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Simon Burgin, 27, stayed on Assange's couch at his Melbourne flat in early 2007 for about four days - while the Australian was in the process of launching the controversial whistle blower website.
He met Assange through a "couchsurfing" website, which helps travellers find free accommodation.
"I saw Julian's profile and thought 'oh this guy looks really interesting' so I started up a dialogue with him online and we got along so I went to stay . . ."
However, Mr Burgin had no idea he had timed his visit at a crucial time in WikiLeaks' history.
"I didn't realise he was in the midst of launching the site the very weekend I happened to be staying there," he told NZPA.
He described Assange as "very tall with remarkably white hair for a young guy".
"I arrived, we went out for dinner and he told me about what was going on and the next day he was just locked away in his room dealing with calls from the BBC and Reuters."
He said Assange had been forced to launch the website earlier than planned after a British academic leaked information about the site to the press.
"Everyone got wind of the fact that he was launching the site, which wasn't completely operational yet. He was dealing with everyone who wanted to know what was going on."
It now seemed "a little surreal" that he had met Assange, with whom he had kept in touch.
"He's the most influential person I've ever met or struck up a friendship with. We haven't been in email contact recently obviously," he said.
Assange is facing sexual assault allegations made by two women but he has denied all charges and has refused to return to Sweden from Britain for questioning.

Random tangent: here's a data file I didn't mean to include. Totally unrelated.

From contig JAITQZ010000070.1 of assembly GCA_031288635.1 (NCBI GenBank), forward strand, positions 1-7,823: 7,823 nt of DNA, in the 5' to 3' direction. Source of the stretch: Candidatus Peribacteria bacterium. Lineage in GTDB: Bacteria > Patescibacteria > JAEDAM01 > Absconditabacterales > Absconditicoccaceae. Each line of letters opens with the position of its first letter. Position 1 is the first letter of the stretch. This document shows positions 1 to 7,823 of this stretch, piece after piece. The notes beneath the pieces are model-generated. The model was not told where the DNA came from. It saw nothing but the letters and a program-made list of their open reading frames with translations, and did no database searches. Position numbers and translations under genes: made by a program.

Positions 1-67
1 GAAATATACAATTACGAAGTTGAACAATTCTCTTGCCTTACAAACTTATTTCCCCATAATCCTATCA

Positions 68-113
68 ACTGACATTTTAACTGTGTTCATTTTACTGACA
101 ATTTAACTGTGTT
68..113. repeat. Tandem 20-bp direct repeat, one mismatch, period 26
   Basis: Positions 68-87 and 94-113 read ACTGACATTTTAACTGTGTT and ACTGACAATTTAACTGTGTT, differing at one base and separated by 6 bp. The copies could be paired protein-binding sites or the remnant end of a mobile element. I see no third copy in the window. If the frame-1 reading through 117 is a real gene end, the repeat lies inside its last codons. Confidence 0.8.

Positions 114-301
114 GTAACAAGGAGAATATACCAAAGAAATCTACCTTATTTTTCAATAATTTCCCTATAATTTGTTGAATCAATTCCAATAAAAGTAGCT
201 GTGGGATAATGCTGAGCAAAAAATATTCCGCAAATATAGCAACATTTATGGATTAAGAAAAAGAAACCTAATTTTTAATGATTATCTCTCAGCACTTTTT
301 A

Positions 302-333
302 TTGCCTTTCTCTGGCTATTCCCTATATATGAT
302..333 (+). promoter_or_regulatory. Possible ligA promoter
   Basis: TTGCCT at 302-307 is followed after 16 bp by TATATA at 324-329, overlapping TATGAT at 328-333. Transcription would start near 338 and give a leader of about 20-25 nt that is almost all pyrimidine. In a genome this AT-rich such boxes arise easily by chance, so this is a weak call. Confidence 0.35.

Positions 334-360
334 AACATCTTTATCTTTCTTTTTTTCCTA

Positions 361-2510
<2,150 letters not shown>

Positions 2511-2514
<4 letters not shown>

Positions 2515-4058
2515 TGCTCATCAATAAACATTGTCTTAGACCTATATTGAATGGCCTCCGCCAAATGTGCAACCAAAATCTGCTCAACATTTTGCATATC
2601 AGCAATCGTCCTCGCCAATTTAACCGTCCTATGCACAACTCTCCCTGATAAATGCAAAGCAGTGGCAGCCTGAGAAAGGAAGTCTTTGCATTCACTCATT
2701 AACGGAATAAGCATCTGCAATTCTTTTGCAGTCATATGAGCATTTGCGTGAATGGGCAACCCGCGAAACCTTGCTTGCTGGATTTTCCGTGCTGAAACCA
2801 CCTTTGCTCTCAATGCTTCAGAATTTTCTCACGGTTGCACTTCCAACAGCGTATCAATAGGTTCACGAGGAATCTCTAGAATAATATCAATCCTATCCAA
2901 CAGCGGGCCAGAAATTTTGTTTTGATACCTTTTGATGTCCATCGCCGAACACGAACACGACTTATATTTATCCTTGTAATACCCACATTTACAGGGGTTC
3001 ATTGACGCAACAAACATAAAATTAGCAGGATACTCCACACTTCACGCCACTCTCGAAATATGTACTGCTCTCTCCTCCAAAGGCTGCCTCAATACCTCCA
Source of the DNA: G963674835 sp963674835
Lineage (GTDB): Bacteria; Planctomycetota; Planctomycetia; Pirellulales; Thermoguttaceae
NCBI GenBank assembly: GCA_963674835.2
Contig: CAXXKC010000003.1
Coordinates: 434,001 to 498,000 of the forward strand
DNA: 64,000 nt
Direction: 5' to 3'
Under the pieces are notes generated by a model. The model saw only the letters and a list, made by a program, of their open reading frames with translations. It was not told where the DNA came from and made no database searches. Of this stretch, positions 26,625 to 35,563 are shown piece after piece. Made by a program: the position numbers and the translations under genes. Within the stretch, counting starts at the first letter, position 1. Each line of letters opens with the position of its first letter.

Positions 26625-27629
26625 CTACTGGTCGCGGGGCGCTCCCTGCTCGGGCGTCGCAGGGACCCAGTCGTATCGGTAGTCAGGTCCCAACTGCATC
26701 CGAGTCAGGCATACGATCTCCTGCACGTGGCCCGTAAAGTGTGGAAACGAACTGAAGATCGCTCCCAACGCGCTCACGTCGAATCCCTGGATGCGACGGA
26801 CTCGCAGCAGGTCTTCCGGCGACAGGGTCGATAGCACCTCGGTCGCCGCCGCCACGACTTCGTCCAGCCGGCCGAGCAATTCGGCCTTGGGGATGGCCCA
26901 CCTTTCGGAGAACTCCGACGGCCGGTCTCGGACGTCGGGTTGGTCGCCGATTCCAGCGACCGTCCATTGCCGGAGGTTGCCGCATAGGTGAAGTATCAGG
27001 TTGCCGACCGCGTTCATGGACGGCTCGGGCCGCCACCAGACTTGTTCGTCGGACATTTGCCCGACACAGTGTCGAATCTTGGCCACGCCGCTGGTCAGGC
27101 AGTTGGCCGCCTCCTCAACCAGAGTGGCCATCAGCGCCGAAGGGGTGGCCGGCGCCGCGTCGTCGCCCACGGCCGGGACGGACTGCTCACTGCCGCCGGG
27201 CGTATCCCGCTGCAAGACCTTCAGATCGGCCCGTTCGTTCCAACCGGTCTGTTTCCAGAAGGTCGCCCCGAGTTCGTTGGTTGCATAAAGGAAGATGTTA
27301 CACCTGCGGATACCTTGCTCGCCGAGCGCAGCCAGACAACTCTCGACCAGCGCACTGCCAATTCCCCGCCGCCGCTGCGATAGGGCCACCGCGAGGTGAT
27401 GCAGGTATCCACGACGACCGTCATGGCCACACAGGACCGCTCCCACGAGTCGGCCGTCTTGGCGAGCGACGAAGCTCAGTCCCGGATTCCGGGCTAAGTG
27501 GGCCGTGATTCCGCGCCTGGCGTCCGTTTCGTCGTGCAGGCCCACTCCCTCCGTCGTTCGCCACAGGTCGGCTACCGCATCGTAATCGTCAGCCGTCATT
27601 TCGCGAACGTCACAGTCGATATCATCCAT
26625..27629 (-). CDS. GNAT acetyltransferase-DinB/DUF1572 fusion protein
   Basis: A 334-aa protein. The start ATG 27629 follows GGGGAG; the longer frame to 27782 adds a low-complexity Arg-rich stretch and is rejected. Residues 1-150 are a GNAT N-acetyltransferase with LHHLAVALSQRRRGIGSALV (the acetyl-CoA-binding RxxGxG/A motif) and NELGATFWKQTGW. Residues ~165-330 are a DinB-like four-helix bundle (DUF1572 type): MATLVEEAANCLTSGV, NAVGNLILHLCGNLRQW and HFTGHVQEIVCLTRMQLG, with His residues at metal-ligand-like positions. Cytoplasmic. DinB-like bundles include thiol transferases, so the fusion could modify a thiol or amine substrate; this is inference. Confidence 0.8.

"I don't really know what to think of it, to be honest . . . It's all far too suspect," Mr Burgin said.
"Say it had been any member of the public would they be going to such lengths to extradite him?"
Mr Burgin said he was not surprised by the huge success of WikiLeaks.
"It seemed to me that what he was developing was kind of an inevitability...At the end of the day he only provided the platform and other people leaked the information . . .
"(However) he was the one person with the gall to set up the platform first . . . he's a really passionate, incredible man, he's quite exceptional."
He had discussed redesigning WikiLeak's logo with Assange, he said.
"I was quite keen to redesign their logo because I didn't like the logo much . . . We had quite a few arguments about the logo."
Mr Burgin found Assange "quite different".
"At first I thought he was quite eccentric really but I was also quite keenly aware that he was a genius. He's highly studied in mathematics - all through his flat were formulae and things sprawled all over the walls."
Assange's flat was "chaotic" and rather messy, he said.
Although Assange is reputed to be private and elusive, Mr Burgin found him to be a "gregarious" man, who set up WikiLeaks to speak out about social injustice.
"He was a really inspiring guy . . . I really admire his guts, to be honest - he's got powerful enemies."